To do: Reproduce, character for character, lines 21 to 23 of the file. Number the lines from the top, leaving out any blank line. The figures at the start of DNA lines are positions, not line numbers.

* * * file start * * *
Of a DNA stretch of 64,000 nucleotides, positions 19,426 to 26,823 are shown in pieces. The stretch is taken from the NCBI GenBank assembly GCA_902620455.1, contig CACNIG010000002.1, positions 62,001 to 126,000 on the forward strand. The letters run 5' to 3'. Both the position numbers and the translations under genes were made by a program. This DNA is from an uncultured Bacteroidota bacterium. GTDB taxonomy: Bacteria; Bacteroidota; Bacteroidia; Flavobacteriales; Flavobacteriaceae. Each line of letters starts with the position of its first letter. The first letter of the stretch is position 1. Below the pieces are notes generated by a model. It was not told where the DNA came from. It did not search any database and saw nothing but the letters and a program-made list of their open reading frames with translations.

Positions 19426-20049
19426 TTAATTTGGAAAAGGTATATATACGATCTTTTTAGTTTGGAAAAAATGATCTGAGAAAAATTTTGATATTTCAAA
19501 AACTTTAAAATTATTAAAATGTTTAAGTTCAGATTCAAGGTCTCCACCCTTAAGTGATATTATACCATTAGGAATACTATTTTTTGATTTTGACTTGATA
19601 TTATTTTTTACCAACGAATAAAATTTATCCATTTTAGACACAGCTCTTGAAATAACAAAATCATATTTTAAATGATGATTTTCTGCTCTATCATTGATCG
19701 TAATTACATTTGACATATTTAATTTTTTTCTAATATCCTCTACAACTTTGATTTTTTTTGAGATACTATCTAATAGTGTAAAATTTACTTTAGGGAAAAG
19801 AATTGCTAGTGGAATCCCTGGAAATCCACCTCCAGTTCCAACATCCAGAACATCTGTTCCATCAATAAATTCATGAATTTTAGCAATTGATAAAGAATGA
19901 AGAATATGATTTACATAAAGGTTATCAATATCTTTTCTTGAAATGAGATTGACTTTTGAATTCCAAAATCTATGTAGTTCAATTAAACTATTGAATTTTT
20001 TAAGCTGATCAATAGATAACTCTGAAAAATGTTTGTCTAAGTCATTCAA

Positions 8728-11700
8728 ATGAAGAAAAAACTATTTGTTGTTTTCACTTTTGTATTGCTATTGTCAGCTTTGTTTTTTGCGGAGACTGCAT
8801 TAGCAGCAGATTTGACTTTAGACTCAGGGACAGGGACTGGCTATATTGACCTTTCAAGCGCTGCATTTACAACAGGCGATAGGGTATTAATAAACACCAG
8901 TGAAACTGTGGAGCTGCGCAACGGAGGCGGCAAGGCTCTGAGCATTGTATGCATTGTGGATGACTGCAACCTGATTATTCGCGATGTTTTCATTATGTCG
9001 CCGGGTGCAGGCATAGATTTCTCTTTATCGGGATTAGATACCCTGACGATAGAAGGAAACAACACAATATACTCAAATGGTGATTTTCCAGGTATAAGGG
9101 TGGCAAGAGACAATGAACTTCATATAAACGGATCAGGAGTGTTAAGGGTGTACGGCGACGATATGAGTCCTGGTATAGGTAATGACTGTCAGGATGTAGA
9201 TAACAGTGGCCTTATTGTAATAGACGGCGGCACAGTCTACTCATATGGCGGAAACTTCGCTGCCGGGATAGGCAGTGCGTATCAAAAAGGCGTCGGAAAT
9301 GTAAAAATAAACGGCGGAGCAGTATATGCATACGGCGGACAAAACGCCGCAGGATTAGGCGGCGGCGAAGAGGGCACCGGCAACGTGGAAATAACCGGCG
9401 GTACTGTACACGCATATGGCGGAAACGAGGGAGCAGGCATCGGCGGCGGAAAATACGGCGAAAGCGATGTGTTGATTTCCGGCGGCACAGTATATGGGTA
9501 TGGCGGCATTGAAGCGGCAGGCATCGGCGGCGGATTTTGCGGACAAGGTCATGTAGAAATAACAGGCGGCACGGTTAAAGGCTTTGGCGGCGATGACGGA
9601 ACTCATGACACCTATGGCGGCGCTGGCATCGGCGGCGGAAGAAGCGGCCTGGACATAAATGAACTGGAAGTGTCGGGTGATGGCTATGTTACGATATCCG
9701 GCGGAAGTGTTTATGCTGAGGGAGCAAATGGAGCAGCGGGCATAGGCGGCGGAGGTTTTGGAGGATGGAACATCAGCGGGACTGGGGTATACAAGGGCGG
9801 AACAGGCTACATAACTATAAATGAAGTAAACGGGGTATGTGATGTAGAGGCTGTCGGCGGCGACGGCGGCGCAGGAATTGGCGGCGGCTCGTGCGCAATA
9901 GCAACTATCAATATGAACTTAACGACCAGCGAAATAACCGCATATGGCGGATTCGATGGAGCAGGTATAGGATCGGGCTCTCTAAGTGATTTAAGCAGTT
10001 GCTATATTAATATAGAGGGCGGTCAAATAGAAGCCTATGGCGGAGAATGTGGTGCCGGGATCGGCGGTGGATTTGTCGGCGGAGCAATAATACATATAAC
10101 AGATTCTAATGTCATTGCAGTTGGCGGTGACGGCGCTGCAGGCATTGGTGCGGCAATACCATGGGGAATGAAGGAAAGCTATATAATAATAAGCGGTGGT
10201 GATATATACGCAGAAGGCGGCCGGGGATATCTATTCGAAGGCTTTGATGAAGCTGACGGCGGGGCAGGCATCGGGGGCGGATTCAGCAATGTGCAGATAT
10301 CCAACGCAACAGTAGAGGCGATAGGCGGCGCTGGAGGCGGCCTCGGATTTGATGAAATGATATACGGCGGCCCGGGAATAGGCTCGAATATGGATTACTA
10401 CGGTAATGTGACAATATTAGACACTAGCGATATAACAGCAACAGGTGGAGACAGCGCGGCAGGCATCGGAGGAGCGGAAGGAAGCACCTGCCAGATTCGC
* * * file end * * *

9701 GCGGAAGTGTTTATGCTGAGGGAGCAAATGGAGCAGCGGGCATAGGCGGCGGAGGTTTTGGAGGATGGAACATCAGCGGGACTGGGGTATACAAGGGCGG
9801 AACAGGCTACATAACTATAAATGAAGTAAACGGGGTATGTGATGTAGAGGCTGTCGGCGGCGACGGCGGCGCAGGAATTGGCGGCGGCTCGTGCGCAATA
9901 GCAACTATCAATATGAACTTAACGACCAGCGAAATAACCGCATATGGCGGATTCGATGGAGCAGGTATAGGATCGGGCTCTCTAAGTGATTTAAGCAGTT